Challenges around childbearing owe to dissatisfaction among surgical residents
Despite constituting half of United States medical school graduates, women continue to be underrepresented in the field of surgery, accounting for only one-third of general surgery residency applicants. Research suggests female medical students are deterred by the perception that surgeons have difficulty balancing professional and personal pursuits. Nevertheless, in recent years, female surgeons have become more likely to begin families during residency rather than waiting until their completion of training as they might have in the past. Previous research has found that women who have children during residency often find it challenging to balance pregnancy and parental responsibilities with professional aspirations and the demands of their residency program.
A new study published today in JAMA Surgery and led by Erika Rangel, MD, MS, a general surgeon and surgical intensivist at Brigham and Women's Hospital, investigated what structural and cultural factors influence professional dissatisfaction in childbearing residents. Professional satisfaction was based on agreeing with statements indicating the desire to leave residency training, whether participants would counsel medical students against entering the specialty, and whether they would choose the specialty again given the chance. The researchers found that participants were more likely to express dissatisfaction if their program's culture and policies were biased against pregnancy or if that bias led them to alter their training plans.
Rangel and colleagues analyzed responses to a 2017 national survey of women who delivered one or more children during surgical residency. Participants were recruited from the Association of Women Surgeons, through the Association of Program Directors in Surgery, and via social media platforms including Twitter and Facebook. There were 347 respondents who reported 452 pregnancies. Participants were asked to rate their agreement or disagreement with statements using a 4-point Likert scale. The statements touched on the various aspects of the culture and structure of surgical residency programs.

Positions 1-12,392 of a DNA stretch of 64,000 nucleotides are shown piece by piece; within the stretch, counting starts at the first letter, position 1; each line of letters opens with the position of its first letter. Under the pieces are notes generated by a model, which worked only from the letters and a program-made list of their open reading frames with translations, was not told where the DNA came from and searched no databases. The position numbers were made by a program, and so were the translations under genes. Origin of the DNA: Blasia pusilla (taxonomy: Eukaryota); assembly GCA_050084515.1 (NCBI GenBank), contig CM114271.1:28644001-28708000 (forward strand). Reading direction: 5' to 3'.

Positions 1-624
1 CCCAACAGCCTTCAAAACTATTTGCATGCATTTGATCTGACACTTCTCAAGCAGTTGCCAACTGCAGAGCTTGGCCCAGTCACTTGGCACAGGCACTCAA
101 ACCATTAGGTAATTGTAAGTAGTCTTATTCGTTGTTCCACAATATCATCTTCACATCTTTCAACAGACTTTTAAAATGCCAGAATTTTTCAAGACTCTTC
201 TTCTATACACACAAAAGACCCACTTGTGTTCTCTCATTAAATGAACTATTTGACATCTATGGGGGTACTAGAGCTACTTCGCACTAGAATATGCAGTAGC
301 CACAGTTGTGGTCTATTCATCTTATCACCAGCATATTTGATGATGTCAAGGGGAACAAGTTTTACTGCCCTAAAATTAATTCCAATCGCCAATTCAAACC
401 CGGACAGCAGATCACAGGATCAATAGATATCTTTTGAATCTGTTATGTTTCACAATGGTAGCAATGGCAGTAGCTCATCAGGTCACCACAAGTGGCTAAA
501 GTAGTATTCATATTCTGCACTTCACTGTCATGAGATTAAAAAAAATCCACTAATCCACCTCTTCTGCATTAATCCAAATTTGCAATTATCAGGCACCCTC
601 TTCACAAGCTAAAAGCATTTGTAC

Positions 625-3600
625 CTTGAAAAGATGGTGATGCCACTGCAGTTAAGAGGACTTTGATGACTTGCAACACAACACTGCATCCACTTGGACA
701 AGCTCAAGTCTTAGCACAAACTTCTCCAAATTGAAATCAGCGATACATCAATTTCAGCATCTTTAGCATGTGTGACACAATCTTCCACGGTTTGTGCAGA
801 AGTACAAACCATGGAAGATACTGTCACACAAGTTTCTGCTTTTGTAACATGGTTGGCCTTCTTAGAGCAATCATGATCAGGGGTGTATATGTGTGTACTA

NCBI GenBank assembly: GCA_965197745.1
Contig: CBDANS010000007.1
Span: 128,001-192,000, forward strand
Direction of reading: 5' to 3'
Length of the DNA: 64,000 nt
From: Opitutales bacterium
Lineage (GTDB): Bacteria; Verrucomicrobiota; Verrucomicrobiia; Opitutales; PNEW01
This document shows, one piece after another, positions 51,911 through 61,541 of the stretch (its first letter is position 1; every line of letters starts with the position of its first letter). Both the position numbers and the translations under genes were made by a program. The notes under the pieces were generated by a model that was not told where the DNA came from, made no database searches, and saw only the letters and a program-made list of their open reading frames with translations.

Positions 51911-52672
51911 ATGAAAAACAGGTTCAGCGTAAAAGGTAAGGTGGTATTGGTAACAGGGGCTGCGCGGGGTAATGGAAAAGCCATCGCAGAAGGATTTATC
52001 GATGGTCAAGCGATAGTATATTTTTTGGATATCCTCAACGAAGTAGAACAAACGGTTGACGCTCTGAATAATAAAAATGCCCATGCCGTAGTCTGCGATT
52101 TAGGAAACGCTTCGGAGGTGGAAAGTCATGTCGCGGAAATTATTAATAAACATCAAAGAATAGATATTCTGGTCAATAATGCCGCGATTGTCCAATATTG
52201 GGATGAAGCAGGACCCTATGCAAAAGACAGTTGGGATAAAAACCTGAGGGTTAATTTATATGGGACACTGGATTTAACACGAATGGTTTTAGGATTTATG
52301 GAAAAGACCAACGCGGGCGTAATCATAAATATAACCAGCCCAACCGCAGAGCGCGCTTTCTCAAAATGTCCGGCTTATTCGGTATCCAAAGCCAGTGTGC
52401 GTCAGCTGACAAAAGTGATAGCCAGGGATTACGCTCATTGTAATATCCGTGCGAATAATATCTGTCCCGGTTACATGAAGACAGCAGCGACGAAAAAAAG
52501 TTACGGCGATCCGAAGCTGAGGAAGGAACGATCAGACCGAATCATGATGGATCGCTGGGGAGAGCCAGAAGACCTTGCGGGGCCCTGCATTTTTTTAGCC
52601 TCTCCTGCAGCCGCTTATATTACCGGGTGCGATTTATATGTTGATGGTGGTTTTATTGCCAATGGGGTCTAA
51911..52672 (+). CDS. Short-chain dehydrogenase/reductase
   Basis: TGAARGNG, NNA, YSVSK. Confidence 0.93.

Upon analyzing the data, Rangel and her team found that 52 percent of the participants agreed with at least one statement indicating residency or career dissatisfaction. The researchers found three main risk factors associated with residency and career dissatisfaction: a change in training plans due to the struggle of balancing pregnancy and parenting with original subspecialty choice; perceived stigma around pregnancy in the training culture; and a lack of established maternity leave policies. These findings suggest the need to refine mentorship programs, according to Rangel.
"Multiple mentors may be necessary to address different facets of a resident's career," she said. "Female mentors may be able to provide experience-based advice on balancing professional responsibilities with those of childbearing. In addition, role models in the preferred subspecialty can support the resident's desire to pursue a particular fellowship, since sacrificing career aspirations following pregnancy may reduce enthusiasm to continue training."
The study suggested that collaboration between surgical training program directors and national board and graduate medical education organizations was also necessary to establish comprehensive, consistent maternity leave policies. In addition, a deeper understanding of factors contributing to negative perceptions of pregnancy during residency was deemed necessary to ensure positive experiences for childbearing trainees. The study pointed out that these adjustments are crucial to making the cultural and institutional structures of surgical training programs conducive to a healthy work-life balance.